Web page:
Bachelor and Master Theses

Title: Evaluation of a method for identifying timing models
Subject: Computer Science
Level: Advanced
Description: The Programming Languages research group at MDH has developed a method to identify timing models for source code. Such a model is valid for a certain combination of compiler and target hardware. The method uses a test suite of programs that are compiled and run on the target hardware. The execution time is measured for the different runs, and a linear cost model for the source code is then fit as to minimize the deviation of execution times predicted by the model from the real execution times. The cost model can then be used to predict the execution times for programs that are not yet compiled. In particular, the model can be used to make rough estimation of the Best- and Worst-Case Execution Times (BCET/WCET) of programs.

The model fitting can be done in different ways, including linear regression (the "Least-Squares" method), and Simulated Annealing.

The purpose of this project is to evaluate this method to build timing models, by evaluating the accuracy of the resulting timing models for a number of combinations of hardware architecure, and compiler with different levels of optimization. The models will be built using predefined suites of test programs, using both the Least-Squares method and some variations of Simulated Annealing. To ease the task of measuring execution times, the hardware simulator SimpleScalar will be used as target hardware rather than real hardware. SimpleScalar can be configured to simulate a variety of processor architectures, and a version of gcc exists that compiles C code to the SimpleScalar instruction set. This version of gcc allows to use a number of different optimization levels.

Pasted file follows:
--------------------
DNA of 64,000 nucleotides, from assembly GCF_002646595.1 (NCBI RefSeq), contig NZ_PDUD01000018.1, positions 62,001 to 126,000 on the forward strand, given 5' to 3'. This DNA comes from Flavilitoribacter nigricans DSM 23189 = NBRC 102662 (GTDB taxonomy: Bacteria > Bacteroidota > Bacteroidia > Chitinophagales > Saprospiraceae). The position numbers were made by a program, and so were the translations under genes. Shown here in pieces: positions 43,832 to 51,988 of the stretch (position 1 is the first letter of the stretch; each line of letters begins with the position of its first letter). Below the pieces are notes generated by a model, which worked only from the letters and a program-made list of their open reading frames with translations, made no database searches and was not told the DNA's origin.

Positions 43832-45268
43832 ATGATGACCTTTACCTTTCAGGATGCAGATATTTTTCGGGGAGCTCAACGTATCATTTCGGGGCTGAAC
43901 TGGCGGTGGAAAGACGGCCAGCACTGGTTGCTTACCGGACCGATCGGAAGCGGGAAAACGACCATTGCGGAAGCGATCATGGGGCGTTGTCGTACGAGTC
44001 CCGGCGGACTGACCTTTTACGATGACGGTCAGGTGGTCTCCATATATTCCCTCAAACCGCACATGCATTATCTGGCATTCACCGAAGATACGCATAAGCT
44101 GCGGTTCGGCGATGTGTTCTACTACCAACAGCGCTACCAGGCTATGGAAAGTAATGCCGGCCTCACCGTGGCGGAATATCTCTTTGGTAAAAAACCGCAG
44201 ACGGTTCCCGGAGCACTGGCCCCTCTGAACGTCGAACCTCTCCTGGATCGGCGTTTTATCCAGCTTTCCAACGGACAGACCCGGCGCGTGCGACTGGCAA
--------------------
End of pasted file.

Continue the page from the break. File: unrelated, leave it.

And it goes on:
The timing models will be used in the WCET analysis tool SWEET to make an estimation of of the BCET and WCET for a number of benchmark C programs, assuming predefined ranges of possible input values. The accuracy of the resulting BCET/WCET estimates, and thus of the timing models, will be assessed by actually running the compiled benchmark problems on the SimpleScalar simulator for all possible combinations of imput values in the prescribed ranges.

This is a plan for the project:

1. Learn how to use SimpleScalar, linux, unix/linux scripts, SWEET, experimental toolset for identifying timing models, some very basics about underlying theory (linear regression, genetic algorithms, ...)

2. Set up the experimental environment on a linux system

3. select a number of combinations of SimpleScalar processor configurations, and compiler optimization settings

4. For each combination:

- identify timing models, using the different variations of model fitting
- For the best timing model, and each selected benchmark program:
- make a BCET/WCET estimation using the timing model with SWEET
- run SimpleScalar for each possible combination of input values, and record "real" BCET/WCET
- compare estimated and "real" BCET/WCET

5. Document the results, finish the report, present the project
Company: MDH/IDT, kontaktperson: Björn Lisper
Prel. end date: 2011-06-16
Presentation date: 2012-06-14
Student: Lidia Tesfazghi Kahsu
IDT supervisor: Björn Lisper, +46-21-151709

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2012-08-06, 23:00

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